This blog entry will explain:

1. How to enable 3D acceleration under Debian Linux and may be perhaps under any other Linux distribution.

2. How to test if 3D acceleration is actually working or not.

Step 1: Find out if 3D acceleration is already enabled or not?

Give the following command:
# glxinfo | less
# glxinfo | less | grep Yes

If you see a line like:

“direct rendering: Yes”

in the following output:

then 3D acceleration is already enabled and you don’t need to do anything else.

However, if you see a line like:

“direct rendering: No”

then follow the steps to enable the 3D acceleration.

If you don’t have glxinfo installed, you can install it by:

# apt-get install mesa-utils

Step 2: Find out the Graphics chipset name

In order to recognize the proper driver for your Graphics chipset we need to find out it’s name/model by giving the following command:

# lspci
00:00.0 Host bridge: VIA Technologies, Inc. K8M800 Host Bridge
00:10.4 USB Controller: VIA Technologies, Inc. USB 2.0 (rev 86)
00:11.0 ISA bridge: VIA Technologies, Inc. VT8237 ISA bridge [KT600/K8T800/K8T890 South]
00:11.5 Multimedia audio controller: VIA Technologies, Inc. VT8233/A/8235/8237 AC97 Audio Controller (rev 60)
00:12.0 Ethernet controller: VIA Technologies, Inc. VT6102 [Rhine-II] (rev 78)
01:00.0 VGA compatible controller: VIA Technologies, Inc. S3 Unichrome Pro VGA Adapter (rev 01)

The line in bold above shows the name/model of my graphic card (VGA controller). Note this down.

Step 3: XOrg Configuration

Also make sure that your Xorg server is using the correct driver for your graphic card. You can check this by the following command:

# cat /var/log/Xorg.0.log | grep driver

You should see the name of your driver in the output as shown below:
X.Org XInput driver : 0.6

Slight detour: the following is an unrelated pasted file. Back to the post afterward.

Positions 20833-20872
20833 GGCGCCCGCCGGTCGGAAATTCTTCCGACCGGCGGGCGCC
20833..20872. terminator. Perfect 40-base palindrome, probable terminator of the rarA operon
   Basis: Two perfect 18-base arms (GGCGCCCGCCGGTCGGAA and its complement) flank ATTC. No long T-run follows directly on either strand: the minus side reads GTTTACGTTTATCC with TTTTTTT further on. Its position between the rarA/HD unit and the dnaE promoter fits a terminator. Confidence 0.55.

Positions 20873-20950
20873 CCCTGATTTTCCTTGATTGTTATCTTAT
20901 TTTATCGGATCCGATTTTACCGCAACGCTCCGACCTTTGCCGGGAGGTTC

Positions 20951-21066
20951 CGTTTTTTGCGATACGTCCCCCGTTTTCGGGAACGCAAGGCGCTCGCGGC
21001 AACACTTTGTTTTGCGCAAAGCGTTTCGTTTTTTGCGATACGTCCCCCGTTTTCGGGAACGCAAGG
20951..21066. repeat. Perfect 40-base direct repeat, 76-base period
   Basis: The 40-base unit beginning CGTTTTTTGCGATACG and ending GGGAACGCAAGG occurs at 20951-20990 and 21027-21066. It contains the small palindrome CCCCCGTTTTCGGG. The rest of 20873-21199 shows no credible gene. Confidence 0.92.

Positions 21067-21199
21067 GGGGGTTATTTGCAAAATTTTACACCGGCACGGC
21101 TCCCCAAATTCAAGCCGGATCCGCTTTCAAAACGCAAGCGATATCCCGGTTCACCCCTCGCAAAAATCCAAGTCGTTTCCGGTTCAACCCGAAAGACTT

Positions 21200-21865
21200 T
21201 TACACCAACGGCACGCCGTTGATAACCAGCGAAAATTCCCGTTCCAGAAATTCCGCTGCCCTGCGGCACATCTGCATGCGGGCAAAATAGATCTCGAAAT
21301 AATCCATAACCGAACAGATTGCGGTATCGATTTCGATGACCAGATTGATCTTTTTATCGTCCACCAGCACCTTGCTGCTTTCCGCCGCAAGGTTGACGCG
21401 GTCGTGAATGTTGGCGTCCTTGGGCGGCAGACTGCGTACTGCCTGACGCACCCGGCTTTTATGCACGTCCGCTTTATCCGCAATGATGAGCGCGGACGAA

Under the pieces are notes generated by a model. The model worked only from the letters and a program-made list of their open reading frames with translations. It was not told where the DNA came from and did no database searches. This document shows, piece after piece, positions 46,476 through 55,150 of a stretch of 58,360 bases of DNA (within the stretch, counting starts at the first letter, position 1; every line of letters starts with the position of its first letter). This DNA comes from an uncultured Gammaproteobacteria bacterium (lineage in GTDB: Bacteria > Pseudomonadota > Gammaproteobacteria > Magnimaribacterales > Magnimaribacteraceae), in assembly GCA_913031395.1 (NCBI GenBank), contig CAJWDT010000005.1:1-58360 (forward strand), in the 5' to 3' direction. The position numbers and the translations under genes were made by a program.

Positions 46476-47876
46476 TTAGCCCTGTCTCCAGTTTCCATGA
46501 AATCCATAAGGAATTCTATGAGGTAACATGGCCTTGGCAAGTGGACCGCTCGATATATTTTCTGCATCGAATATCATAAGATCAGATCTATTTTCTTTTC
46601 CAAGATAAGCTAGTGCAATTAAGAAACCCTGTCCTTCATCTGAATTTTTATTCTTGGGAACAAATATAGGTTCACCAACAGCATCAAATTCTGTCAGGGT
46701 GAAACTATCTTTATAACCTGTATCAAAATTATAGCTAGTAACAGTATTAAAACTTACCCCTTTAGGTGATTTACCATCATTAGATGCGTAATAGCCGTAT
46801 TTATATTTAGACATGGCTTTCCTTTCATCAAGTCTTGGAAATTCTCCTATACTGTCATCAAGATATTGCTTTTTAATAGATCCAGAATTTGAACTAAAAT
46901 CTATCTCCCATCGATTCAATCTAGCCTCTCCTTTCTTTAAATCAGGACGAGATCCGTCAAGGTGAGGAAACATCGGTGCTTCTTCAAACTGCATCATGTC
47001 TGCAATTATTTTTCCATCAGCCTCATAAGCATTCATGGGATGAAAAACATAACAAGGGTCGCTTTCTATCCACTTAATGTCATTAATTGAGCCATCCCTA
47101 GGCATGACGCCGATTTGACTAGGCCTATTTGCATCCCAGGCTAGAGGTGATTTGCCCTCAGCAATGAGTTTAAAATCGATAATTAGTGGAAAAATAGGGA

(II) Loading /usr/lib/xorg/modules/drivers/via_drv.so
ABI class: X.Org XInput driver, version 0.6
ABI class: X.Org XInput driver, version 0.6
(II) VIA: driver for VIA chipsets: CLE266, KM400/KN400, K8M800,
(!!) VIA Technologies does not support or endorse this driver in any way.
(!!) For support please contact the driver maintainer or your X vendor.
(II) VIA(0): [drm] loaded kernel module for "via" driver
(II) VIA(0): [drm] created "via" driver at busid "PCI:1:0:0"

If you have the correct driver installed and still you are not able to get 3D acceleration, then try the following additional steps below.

Step 4: Configure the Kernel to include the support for your Graphics Card

Give the following commands:
# cd /usr/src/linux
# make xconfig (or whatever you use)

and configure the following highlighted options :



In short you need to configure AGP Support and DRI/DRM (Direct Rendering Manager) support under Character Devices in the Kernel configuration menu.

You should do the above for your own Graphic Card make/model like Intel 855GM (i810) etc.

Now compile your kernel and install it. In case if you don’t know how to do it, then here is good link which explains the process.

Step 5: Install the DRI package (optional but may be required)

I have found this to be “required” for my configuration. Generally your 3D acceleration should be enabled at this point of time. You can check it as shown in Step1 above. In case if it is still not enabled then try to install the xlib mesa dri package by giving the following command:
# apt-get install xlibmesa-dri

Now check your 3D acceleration again by giving “glxinfo” command.

If you are still not able to get 3D acceleration then chances are that your card and/or your driver does not support it. Check the documentation of your card and driver and try searching on the Internet.

Other tools to check/measure 3D acceleration performance

Once you get your 3D acceleration going, you can use some of the X based tools to measure the performance.

# apt-get install mesa-utils
# glxgears

You should see 3 colored rotating gears as your output like this:


# apt-get install xengine
# xengine

This utility will show you the RPM count. You can compare the RPM count with and w/o 3D accelerations to see the effect of 3D acceleration. The piston will rotate much more faster with 3D acceleration (a visual cue).

You should see something like this:


3. Check AGP Support

You can also check if Linux detected your AGP or not by giving the following command:
# dmesg | grep agpgart
You should be able to see some text which talks about agpgart like this:
Linux agpgart interface v0.101 (c) Dave Jones
agpgart: Detected AGP bridge 0
agpgart: AGP aperture is 64M @ 0xe0000000
agpgart: Found an AGP 3.0 compliant device at 0000:00:00.0.
agpgart: Xorg tried to set rate=x12. Setting to AGP3 x8 mode.
agpgart: Putting AGP V3 device at 0000:00:00.0 into 8x mode
agpgart: Putting AGP V3 device at 0000:01:00.0 into 8x mode

As usual, please leave a comment/feedback if you have any. Comments encourages bloggers to post more and keep their spirits high.

Be Sociable, Share!